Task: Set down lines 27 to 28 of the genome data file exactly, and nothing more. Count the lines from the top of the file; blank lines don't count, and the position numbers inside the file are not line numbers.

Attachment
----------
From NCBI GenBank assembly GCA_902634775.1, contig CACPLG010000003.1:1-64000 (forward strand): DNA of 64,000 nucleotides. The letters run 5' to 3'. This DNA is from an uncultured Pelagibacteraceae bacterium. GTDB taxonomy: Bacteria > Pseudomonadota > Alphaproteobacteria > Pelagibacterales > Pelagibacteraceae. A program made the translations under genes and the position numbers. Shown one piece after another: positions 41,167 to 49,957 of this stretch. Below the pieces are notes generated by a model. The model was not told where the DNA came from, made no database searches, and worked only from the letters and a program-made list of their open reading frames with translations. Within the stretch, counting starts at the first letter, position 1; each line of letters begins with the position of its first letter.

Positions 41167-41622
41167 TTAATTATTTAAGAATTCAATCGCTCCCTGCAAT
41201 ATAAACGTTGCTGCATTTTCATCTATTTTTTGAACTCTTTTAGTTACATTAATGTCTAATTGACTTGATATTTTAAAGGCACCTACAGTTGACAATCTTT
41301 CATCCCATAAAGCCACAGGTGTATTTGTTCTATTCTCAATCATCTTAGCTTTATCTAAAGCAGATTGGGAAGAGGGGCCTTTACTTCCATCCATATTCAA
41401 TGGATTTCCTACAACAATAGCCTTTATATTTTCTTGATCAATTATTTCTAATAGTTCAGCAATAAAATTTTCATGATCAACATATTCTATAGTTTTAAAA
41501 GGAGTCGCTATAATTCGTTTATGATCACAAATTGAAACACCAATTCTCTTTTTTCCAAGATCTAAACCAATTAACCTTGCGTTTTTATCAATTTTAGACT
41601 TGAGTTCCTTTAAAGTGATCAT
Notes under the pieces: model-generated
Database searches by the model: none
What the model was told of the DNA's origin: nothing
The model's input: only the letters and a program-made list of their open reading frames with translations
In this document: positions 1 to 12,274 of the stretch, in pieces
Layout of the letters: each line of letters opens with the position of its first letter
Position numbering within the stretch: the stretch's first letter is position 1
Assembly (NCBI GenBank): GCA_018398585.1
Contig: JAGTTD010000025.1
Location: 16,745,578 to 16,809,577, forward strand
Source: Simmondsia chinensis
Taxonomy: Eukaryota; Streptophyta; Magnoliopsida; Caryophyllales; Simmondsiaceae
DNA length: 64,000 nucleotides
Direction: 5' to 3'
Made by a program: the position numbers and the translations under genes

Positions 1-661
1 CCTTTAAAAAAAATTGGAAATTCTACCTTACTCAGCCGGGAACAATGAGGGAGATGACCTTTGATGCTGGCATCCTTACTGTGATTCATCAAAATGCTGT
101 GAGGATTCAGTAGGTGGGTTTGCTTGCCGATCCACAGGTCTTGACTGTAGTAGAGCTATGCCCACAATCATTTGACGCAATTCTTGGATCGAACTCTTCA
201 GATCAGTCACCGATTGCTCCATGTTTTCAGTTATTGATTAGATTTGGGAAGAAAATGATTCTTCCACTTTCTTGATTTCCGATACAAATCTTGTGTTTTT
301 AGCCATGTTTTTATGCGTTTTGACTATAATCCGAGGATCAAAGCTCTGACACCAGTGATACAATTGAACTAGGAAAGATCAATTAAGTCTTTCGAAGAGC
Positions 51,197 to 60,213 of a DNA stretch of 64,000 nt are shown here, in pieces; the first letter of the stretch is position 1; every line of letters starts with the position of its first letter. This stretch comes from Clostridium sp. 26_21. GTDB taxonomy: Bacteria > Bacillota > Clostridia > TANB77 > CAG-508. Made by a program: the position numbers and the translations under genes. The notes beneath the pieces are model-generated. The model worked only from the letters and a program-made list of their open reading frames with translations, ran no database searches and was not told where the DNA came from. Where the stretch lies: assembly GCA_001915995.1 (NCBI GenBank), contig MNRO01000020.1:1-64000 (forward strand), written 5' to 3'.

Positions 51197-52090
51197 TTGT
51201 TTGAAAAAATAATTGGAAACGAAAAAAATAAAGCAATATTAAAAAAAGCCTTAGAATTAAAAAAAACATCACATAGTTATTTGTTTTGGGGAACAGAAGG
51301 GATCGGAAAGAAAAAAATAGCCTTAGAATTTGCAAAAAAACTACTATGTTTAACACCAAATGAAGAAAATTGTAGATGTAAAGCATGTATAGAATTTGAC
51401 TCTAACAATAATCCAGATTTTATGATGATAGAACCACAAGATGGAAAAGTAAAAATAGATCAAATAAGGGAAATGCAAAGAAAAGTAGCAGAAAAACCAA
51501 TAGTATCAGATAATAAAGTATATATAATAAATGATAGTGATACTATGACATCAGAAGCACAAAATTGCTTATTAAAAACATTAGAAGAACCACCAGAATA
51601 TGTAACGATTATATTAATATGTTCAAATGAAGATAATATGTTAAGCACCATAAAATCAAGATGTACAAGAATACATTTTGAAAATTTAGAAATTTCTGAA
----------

201 GATCAGTCACCGATTGCTCCATGTTTTCAGTTATTGATTAGATTTGGGAAGAAAATGATTCTTCCACTTTCTTGATTTCCGATACAAATCTTGTGTTTTT
301 AGCCATGTTTTTATGCGTTTTGACTATAATCCGAGGATCAAAGCTCTGACACCAGTGATACAATTGAACTAGGAAAGATCAATTAAGTCTTTCGAAGAGC